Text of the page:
U-M students Tyson Gersh and Darin McLeskey found the Michigan Urban Farming Initiative in Detroit’s North End with the mission of using urban agriculture as a platform to promote education, sustainability, and community. With the help of more than 10,000 volunteers, MUFI has grown and distributed more than 50,000 pounds of produce to more than 2,000 households.
Detroit Partnership Established
A student organization called the Detroit Project — later renamed the Detroit Partnership — is established by U-M students to connect with Detroit-based community partners through service-learning opportunities and on-campus events. This organization establishes DP Day, the largest service-learning day at U-M.
Merit Network Established
The university partners with Wayne State University in Detroit and Michigan State University to establish the Merit Network. The network plays a key role in the development of the internet, enabling scale-up and enhancing the interactivity of computer networks.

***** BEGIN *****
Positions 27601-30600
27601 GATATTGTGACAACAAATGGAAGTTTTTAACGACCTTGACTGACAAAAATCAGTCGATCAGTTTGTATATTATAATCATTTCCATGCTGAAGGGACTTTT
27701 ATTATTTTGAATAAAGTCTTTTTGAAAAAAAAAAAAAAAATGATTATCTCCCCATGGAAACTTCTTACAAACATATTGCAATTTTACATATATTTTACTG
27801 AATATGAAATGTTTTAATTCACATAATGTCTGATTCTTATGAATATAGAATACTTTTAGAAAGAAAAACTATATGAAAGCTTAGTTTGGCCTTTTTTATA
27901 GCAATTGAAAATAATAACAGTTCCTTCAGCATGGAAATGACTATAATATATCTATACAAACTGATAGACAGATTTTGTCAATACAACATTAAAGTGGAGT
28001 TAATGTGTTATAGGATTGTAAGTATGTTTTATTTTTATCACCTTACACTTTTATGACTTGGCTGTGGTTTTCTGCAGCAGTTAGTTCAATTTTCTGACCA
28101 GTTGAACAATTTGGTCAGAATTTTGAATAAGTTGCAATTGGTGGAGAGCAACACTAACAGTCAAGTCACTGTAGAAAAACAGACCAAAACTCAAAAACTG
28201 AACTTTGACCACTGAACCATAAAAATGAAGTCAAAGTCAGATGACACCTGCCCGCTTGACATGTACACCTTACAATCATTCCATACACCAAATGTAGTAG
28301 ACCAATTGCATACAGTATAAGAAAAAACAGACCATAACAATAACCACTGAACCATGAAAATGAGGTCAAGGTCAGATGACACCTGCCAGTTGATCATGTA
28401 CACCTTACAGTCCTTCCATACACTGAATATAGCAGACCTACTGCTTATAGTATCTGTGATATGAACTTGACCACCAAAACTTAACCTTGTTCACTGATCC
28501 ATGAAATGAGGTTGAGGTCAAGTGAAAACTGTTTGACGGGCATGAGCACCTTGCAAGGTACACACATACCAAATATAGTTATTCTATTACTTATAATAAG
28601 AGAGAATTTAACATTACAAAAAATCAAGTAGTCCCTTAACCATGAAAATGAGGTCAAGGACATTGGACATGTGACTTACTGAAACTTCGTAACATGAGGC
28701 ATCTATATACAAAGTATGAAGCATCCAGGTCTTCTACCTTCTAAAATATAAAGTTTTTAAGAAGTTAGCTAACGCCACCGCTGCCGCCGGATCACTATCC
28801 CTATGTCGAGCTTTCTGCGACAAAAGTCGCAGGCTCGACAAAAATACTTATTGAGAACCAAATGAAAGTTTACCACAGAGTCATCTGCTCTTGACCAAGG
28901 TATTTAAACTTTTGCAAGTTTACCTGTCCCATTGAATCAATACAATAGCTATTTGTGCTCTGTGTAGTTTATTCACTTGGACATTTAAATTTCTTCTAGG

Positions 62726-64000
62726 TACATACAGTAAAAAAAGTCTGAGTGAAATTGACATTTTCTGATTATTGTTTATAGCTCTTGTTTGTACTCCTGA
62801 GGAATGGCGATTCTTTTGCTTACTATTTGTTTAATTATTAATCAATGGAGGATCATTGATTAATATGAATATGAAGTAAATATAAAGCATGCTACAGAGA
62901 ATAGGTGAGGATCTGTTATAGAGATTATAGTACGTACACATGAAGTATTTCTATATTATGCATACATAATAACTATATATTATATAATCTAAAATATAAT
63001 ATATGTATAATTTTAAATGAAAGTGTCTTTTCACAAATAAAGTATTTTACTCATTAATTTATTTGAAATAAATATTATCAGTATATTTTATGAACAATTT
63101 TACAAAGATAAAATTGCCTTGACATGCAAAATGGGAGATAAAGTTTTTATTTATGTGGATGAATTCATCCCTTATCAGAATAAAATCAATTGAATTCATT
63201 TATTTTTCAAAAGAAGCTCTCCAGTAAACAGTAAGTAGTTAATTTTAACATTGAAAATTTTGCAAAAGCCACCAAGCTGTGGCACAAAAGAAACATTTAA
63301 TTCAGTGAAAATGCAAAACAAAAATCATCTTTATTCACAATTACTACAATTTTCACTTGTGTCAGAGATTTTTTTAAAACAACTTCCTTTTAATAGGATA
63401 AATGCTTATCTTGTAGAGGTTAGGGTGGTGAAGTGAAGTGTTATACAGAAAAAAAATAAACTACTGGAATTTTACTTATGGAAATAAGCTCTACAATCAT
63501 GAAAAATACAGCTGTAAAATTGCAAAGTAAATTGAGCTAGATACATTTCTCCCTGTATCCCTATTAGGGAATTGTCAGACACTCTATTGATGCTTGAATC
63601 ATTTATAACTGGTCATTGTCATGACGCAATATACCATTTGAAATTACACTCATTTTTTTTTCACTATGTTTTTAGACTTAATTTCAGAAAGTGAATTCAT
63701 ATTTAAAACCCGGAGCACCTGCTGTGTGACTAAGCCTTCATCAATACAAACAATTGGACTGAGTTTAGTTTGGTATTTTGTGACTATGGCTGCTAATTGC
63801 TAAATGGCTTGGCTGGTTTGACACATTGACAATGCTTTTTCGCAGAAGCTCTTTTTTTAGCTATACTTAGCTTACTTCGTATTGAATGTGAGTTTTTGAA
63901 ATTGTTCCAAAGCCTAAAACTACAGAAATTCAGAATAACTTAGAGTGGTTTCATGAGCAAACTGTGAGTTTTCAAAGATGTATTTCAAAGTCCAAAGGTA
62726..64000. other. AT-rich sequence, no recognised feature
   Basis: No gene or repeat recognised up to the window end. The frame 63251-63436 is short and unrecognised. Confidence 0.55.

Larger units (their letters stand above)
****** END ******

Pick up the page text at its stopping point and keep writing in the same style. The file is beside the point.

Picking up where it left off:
University of Michigan-Dearborn opens
The University of Michigan-Dearborn opens as the Dearborn Center of the University of Michigan with a gift of just over 200 acres of land and $6.5 million from the Ford Motor Company. Early academic offerings include a cooperative education program between the company and the university for engineering and business administration students.
Dr. Remus Robinson elected to Detroit school board
Ambassador Bridge opens
The Ambassador Bridge opens, connecting Detroit to Windsor. Detroiter Cornelius Langston Henderson, the second African American to earn a U-M engineering degree, was responsible for the structural steel design of the bridge from the Canadian side, as well as the massive steel tubes of the Detroit-Windsor Tunnel, which opened two years later.
Belle Isle Bridge opens
Designed by native Detroiter and U-M’s first dean of architecture Emil Lorch, the Belle Isle bridge opens.
Henry Frieze Vaughan Becomes Detroit’s Chief Public Health Official
U-M graduate Henry Frieze Vaughan becomes Detroit’s chief public health official and leads a proactive public health program known as the Detroit Plan. The strategy helps to substantially bolster a growing Detroit’s capacity to deal with diseases such as tuberculosis, typhus, smallpox, measles, and pneumonia.